Pension debate: Greens oppose capital stock for pensions
Greens brace themselves against capital stock for the pension
The coalition wants to break new ground with “generational capital”: equity investments are intended to help secure the statutory pension. Now there is resistance at the traffic light.
The Greens in the Bundestag are opposed to long-term protection of pensions through a rapidly growing capital stock.
“Our pension system cannot be made fit for the coming decades through stock speculation,” said the Greens’ social expert in the Bundestag, Frank Bsirske, of the German Press Agency in Berlin.
With the share reserve, the traffic light coalition wants to go into partial capital cover in view of the retirement of baby boomers. This should serve to stabilize the pension level and contribution rate in the long term.
Bsirske made it clear: “The Greens stand by the coalition agreement to allocate a capital stock of 10 billion euros to the pension insurance system. We are opposed to an increase.”
Lindner’s plans for “generational capital”
Federal Finance Minister Christian Lindner (FDP) presented the plans for “generational capital” in mid-January. “We need a capital stock in the three-digit billion range in the pillar of statutory pension insurance,” Lindner told the “Börsen-Zeitung”. The ten billion are “just the beginning”. Minister of Labor Hubertus Heil (SPD) had backed the creation of “generational capital” and called for a safe and long-term investment of the money.
Long-time Verdi boss Bsirske said: “In order to avoid an increase in the pension insurance contribution by 1 percent in the long term with the income from investments, you would need a capital stock of 350 to 570 billion euros, depending on the amount of the return.” The risk remains high. “We know it’s totally unsafe to speculate in the stock market.”
Bsirske warned against diverting pension insurance contributions to the capital stock. “That would be at the expense of millions of pensioners if the funds from the pension insurance were used for this.” Contribution funds may not be used for share purchases.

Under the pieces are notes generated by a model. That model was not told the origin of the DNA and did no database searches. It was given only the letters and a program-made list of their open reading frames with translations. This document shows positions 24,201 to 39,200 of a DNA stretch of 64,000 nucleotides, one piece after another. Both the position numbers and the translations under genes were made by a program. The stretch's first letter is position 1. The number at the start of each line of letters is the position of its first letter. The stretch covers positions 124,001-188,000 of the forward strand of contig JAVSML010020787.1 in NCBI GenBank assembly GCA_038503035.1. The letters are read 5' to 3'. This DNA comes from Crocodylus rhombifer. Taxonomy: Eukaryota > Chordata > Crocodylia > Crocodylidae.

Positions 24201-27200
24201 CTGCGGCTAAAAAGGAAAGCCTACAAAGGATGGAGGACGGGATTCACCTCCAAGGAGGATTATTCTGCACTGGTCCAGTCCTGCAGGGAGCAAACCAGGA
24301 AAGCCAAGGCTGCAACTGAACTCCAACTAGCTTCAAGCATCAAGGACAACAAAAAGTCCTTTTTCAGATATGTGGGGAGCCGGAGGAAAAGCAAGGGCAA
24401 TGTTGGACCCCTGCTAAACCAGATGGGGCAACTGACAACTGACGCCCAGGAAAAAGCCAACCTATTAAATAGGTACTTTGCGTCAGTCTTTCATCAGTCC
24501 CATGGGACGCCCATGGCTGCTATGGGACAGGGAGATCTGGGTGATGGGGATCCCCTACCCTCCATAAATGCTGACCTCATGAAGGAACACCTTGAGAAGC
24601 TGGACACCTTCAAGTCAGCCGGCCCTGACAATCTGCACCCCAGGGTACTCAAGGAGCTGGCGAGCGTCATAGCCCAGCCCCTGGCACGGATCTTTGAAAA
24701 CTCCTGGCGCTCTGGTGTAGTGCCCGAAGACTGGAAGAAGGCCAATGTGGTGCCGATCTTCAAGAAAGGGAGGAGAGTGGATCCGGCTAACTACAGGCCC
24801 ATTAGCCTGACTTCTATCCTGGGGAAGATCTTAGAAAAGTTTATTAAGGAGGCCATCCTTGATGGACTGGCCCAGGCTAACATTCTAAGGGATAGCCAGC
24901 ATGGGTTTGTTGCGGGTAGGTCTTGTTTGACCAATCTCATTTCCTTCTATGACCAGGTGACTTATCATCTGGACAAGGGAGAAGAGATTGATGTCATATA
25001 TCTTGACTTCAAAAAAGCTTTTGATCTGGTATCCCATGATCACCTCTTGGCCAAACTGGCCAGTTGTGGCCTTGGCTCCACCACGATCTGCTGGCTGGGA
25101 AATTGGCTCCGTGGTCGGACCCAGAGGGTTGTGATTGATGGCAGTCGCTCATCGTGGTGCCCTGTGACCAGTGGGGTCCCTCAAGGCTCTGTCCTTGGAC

Bsirske fears “a call for a quantum leap”
“In view of the capital required, a call for a quantum leap for the capital stock is to be feared in the near future,” said Bsirske. “It’s a matter of time before the demand is raised that we have to be big here instead of making a mess.” This path was taken in Sweden years ago. “But that doesn’t mean that this is the right path for Germany,” he said.
The government wants to pave the way for stock pensions as part of a pension package aimed at securing pension levels. The pension level shows the financial security power of pensions in relation to wages. Bsirske demanded: “We have to secure the pension level at least at the current level and strengthen the pay-as-you-go system.”
As of today, the pension contribution rate will remain below 20 percent until the end of the 1920s, according to Bsirske. Increasing contributions would also be stabilized by federal grants. “I find the fantasies of lowering contributions significantly through speculation on the stock market extremely problematic,” said Bsirske. “We will not go down this path.” The Greens politician also said: “There are other ways to set the long-term course for the statutory pension – keyword citizens’ insurance, keyword higher contribution assessment ceiling, keyword employer-financed minimum pension contribution.” These are discussions “that are coming to us for the coming legislative period”. Bsirske demanded that a drop in the pension level and a slide of more pensioners into basic security should not be allowed.
According to the latest figures from the Federal Statistical Office, the number of recipients of basic security in old age has risen by a good 68,000 within a year to 647,515 last September. In 2015 it was still 527,353.